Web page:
A more recent patent of Lambregts et al. U.S. Pat. No. 5,079,711 discloses an aircraft high altitude vertical flight path and speed control system. As disclosed therein, a variable bandwidth factor KALT is applied in a total energy control system to obtain a reduction in throttle activity while maintaining system stability. The system has a total energy load control loop and an energy distribution control loop. In the former, a net thrust command signal Tc is generated to reduce the total energy error to zero. In the latter, an elevator position command signal Sec is generated to reduce the energy rate distribution error, i.e. correct the distribution of energy between kinetic energy (speed) and potential energy (altitude). The error signal input into each loop has a flight path component and a speed component. The factor KALT is applied to both components of the total energy error to reduce the bandwidth of the total energy error loop with increasing altitude and thereby reduce throttle activity. The factor KALT is also applied to one of the components of the energy distribution error to prioritize reduction of that component to zero by control of the elevator position. Preferably, speed control is prioritized, and energy errors are channeled into short term deviations in altitude.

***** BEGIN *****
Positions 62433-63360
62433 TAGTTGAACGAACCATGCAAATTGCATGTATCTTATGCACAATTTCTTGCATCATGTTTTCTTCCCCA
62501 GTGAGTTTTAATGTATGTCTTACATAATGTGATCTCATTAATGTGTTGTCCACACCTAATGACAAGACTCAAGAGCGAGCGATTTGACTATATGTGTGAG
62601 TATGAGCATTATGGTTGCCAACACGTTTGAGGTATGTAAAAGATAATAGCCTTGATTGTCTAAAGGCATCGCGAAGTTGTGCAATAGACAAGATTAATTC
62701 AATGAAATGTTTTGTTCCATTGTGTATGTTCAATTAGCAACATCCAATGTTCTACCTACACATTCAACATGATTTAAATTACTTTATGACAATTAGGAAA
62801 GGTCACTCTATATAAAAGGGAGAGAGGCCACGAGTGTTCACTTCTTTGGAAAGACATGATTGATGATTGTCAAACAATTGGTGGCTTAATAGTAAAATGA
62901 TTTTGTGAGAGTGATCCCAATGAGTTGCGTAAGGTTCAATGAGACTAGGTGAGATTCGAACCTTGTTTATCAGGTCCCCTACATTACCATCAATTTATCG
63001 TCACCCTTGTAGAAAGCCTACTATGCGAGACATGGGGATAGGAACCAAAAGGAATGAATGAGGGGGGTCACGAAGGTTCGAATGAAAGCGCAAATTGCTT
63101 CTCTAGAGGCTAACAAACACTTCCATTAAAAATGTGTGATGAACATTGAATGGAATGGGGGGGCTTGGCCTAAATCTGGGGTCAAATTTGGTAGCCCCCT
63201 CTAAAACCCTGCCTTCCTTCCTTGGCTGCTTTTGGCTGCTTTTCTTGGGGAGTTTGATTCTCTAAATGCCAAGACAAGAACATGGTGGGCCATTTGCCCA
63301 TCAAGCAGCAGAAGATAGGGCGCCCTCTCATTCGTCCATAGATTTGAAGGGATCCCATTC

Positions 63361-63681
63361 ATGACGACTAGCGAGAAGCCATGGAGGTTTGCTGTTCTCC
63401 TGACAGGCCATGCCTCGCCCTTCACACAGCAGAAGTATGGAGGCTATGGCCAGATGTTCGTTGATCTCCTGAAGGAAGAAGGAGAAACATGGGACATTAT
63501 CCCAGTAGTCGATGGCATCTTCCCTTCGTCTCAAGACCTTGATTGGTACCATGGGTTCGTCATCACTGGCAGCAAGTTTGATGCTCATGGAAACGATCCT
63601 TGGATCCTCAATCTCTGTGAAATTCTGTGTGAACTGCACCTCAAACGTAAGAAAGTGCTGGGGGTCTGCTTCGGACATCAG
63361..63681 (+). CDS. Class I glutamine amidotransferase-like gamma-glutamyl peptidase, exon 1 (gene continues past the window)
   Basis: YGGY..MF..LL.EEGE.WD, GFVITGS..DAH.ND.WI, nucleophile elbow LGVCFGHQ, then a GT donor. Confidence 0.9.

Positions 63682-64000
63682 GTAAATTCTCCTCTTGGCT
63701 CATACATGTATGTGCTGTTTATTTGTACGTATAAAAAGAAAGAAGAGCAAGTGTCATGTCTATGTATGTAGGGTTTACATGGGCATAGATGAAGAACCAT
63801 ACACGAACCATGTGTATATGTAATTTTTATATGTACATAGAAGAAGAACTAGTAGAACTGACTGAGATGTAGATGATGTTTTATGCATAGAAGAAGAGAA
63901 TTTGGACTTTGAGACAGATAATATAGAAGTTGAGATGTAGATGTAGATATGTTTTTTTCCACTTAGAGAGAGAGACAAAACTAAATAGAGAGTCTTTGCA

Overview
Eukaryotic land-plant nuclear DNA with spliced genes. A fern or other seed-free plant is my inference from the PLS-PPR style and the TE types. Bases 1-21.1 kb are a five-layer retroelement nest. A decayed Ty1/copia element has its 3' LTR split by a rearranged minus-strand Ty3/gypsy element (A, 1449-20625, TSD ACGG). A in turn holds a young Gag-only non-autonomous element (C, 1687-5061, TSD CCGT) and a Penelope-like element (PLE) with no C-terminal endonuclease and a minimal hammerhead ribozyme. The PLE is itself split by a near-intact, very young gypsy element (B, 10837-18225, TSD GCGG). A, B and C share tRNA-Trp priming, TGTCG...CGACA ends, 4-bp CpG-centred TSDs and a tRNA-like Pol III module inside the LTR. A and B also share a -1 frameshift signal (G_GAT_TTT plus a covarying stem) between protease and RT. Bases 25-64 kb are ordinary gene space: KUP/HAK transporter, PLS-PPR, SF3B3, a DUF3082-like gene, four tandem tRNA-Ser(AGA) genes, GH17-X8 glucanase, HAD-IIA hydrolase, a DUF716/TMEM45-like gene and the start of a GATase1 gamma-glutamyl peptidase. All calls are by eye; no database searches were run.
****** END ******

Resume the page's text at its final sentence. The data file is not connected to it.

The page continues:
The prior art systems are effective under many circumstances but have not been found to be effective in compensating for mountain waves. Mountain waves or orographic waves occur frequently over mountain areas, as for example, along the East coast of the United States as a result of strong westerly wind flow conditions. Further, under suitable conditions mountain waves have an influence up through the atmosphere. A problem in using auto throttle systems when encountering mountain waves is that they tend to hunt and peck and result in frequent increases and decreases in throttle to provide a rough or choppy ride for the passengers.